It would be simpler, and more honest, had Larson demanded an immediate end to hostilities – that is to say, an end to Israel’s declared war against Hamas – because his own declared ends are incompatible with his approved destruction of Hamas by Netanyahu’s military.
Israel has left Gaza to its own devices for 18 years. In 2005, Israel unilaterally dismantled Israeli citizen settlements in Gaza. So much for recent claims of Israeli colonization. At the same time, the Israeli army evacuated from inside the Gaza Strip. Rather than using money pouring into Gaza to uplift its population, the government of Gaza – Hamas mass murderers – used the funding to lay its made-in-Iran military plans, built miles of tunnels leading from the sea into Israel proper to help Islamic extremists financed by Iran to “drive Israel into the sea,” with the bloody results we now see plainly before us.
Larson knows all this, and so do other long serving Democrat members of Connecticut’s all-Democrat U.S. Congressional Delegation such as U.S. Rep. Rosa DeLauro, U.S. Senator Dick Blumenthal, and foreign policy wunderkind U.S. Senator Chris Murphy. They all know that the war against Hamas—and also a hearty opposition to a menacing Iran – must be won decisively before Hamas oppressed Gazans can enjoy a prolonged much deserved peace.
Wars are not peaceful affairs. Sustainable peace arrives only after one of the contesting parties is victorious. Who wins the war shapes the peace, and it has become plain, even in the midst of war, that Gazans who have for 18 years suffered fear and want at the hands of their governing oppressors, may be rooting for the Israelis – not Hamas or Iran. Indeed, a sustained Western backed Israeli protectorate in Gaza at war’s end, may bring a sustainable peace and prosperity to long suffering Gazans and Israelis. The protectorate should be spearheaded by Israel and supported by the United States, its allies, and reliable Arab states such as Saudi Arabia with a view to thwarting the malign influence of Iran.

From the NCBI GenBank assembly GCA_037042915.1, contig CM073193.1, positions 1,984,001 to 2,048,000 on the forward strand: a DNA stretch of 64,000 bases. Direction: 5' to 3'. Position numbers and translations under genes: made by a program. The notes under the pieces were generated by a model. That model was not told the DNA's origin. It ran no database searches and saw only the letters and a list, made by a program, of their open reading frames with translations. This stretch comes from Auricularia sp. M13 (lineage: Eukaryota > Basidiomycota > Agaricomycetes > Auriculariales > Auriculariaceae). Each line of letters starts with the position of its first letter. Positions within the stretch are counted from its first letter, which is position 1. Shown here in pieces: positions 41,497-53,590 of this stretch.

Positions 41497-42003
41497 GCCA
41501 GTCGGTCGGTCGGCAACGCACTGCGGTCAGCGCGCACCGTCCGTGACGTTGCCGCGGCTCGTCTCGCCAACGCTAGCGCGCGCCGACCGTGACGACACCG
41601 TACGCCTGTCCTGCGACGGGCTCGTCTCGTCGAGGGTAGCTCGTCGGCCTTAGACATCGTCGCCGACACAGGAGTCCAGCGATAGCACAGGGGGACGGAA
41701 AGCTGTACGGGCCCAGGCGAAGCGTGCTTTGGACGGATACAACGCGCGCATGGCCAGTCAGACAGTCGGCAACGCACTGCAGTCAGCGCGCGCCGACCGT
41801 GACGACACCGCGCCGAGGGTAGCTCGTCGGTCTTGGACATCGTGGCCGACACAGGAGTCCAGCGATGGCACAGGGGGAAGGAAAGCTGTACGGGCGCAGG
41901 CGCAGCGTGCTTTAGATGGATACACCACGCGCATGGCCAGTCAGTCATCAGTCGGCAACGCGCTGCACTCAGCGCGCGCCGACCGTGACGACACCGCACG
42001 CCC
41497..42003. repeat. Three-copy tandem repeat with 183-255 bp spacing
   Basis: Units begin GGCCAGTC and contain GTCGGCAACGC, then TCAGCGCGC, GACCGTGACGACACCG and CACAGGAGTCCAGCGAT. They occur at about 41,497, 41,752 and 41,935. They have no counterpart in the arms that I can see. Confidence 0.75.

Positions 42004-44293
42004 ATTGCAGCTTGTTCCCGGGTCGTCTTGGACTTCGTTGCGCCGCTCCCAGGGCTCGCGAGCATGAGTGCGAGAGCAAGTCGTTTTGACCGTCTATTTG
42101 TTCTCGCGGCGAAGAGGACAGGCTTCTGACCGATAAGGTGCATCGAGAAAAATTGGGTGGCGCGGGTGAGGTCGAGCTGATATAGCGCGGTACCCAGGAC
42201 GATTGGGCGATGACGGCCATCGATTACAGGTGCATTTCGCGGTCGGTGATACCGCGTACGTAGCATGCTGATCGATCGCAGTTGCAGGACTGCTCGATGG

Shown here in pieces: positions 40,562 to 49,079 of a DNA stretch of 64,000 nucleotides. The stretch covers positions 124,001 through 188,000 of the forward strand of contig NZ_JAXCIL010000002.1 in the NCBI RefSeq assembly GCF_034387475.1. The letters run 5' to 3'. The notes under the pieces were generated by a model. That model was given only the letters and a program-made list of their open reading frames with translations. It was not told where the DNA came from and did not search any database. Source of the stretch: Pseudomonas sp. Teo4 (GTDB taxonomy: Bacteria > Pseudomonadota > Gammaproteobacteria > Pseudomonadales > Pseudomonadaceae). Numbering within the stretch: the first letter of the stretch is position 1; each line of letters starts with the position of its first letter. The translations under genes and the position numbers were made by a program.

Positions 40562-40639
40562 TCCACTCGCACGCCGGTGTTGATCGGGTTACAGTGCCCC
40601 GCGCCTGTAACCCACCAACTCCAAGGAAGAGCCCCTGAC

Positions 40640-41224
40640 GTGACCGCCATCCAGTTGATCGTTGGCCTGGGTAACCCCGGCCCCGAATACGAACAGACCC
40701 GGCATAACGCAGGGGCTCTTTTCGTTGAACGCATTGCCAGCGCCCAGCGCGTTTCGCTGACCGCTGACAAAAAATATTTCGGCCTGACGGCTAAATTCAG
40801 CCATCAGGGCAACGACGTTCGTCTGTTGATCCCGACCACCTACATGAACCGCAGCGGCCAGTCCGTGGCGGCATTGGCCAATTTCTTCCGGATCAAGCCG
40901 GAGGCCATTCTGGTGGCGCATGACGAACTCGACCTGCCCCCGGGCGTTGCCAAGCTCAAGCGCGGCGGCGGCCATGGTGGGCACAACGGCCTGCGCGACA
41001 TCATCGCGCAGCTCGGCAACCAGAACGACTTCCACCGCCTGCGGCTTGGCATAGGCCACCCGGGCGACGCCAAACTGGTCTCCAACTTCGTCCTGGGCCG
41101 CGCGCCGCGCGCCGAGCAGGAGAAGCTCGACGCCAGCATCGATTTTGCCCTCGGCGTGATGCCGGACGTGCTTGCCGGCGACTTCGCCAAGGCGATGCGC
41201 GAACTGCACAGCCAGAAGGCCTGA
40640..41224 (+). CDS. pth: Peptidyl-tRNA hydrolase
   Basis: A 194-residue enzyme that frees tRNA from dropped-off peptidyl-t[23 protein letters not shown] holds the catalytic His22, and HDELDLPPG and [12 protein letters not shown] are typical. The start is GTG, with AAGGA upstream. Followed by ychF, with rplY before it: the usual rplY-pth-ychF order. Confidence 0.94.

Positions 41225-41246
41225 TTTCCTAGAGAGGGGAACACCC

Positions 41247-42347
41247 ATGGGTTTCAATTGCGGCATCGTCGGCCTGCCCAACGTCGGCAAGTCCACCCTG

President Barack Obama’s highly romanticized vision of Israeli lambs lying down peacefully with Hamas/Iranian lions was always a pipe dream. There can be no “two state solution” if one of the states is either Hamas or some updated version of the former Palestinian Authority.
Blumenthal’s realpolitik is a more just and workable solution. The Courant’s Keating tells us that “U.S. Sen. Richard Blumenthal is offering bipartisan legislation with U.S. Sen. Joni Ernst, an Iowa Republican, to clamp down on Iran for providing funding for Hamas, which attacked Israel on Oct. 7, prompting an ongoing war.
“‘They are equipped, supplied, trained by Iran,’ Blumenthal said recently. ‘They are fueled by the financial wherewithal that comes from Iran’s sales of oil. The United States has said it is imposing sanctions to prevent Iran from selling that oil. But all too often, these sanctions have been unenforced. The result has been a deluge of dollars going to Iran’s proxies. That’s the stark, undisputed truth. Hamas would not exist without Iran.’”
Someone in Connecticut’s U.S. Congressional Delegation – Larson, DeLauro, Murphy, Blumenthal – should put a bug in Biden’s ear. So far, President Biden has advanced Iran’s cause by relieving the once and future caliphate of its crippling sanctions.
“Without Iran’s support, Hamas could not operate and would have run out of supplies long ago,” Blumenthal said.
Nail, meet hammer. Likewise, without Biden’s end to sanctions, Iran long ago would have run out of money with which it has purchased the murderous activities of Iran’s terrorist proxy armies in Gaza, Lebanon and Yemen.